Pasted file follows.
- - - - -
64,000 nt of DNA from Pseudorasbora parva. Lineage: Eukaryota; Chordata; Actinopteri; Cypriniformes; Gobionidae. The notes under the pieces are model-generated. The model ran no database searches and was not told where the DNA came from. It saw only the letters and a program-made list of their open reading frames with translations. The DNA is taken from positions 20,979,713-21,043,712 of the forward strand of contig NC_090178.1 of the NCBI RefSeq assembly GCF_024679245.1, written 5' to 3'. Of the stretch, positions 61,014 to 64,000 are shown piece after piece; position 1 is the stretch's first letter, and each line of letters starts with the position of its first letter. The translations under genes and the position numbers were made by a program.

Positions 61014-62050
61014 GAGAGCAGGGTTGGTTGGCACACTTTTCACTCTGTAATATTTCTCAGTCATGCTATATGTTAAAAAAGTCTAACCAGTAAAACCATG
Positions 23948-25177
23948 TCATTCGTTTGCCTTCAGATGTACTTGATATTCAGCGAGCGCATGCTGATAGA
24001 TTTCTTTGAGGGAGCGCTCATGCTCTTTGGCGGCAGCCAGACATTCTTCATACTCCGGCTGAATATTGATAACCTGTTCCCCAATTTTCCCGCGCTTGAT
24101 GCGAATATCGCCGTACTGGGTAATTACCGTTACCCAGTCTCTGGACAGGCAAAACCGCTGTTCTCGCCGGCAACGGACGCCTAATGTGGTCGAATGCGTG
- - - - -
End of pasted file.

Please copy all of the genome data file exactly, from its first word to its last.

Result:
64,000 nt of DNA from Pseudorasbora parva. Lineage: Eukaryota; Chordata; Actinopteri; Cypriniformes; Gobionidae. The notes under the pieces are model-generated. The model ran no database searches and was not told where the DNA came from. It saw only the letters and a program-made list of their open reading frames with translations. The DNA is taken from positions 20,979,713-21,043,712 of the forward strand of contig NC_090178.1 of the NCBI RefSeq assembly GCF_024679245.1, written 5' to 3'. Of the stretch, positions 61,014 to 64,000 are shown piece after piece; position 1 is the stretch's first letter, and each line of letters starts with the position of its first letter. The translations under genes and the position numbers were made by a program.

Positions 61014-62050
61014 GAGAGCAGGGTTGGTTGGCACACTTTTCACTCTGTAATATTTCTCAGTCATGCTATATGTTAAAAAAGTCTAACCAGTAAAACCATG
Positions 23948-25177
23948 TCATTCGTTTGCCTTCAGATGTACTTGATATTCAGCGAGCGCATGCTGATAGA
24001 TTTCTTTGAGGGAGCGCTCATGCTCTTTGGCGGCAGCCAGACATTCTTCATACTCCGGCTGAATATTGATAACCTGTTCCCCAATTTTCCCGCGCTTGAT
24101 GCGAATATCGCCGTACTGGGTAATTACCGTTACCCAGTCTCTGGACAGGCAAAACCGCTGTTCTCGCCGGCAACGGACGCCTAATGTGGTCGAATGCGTG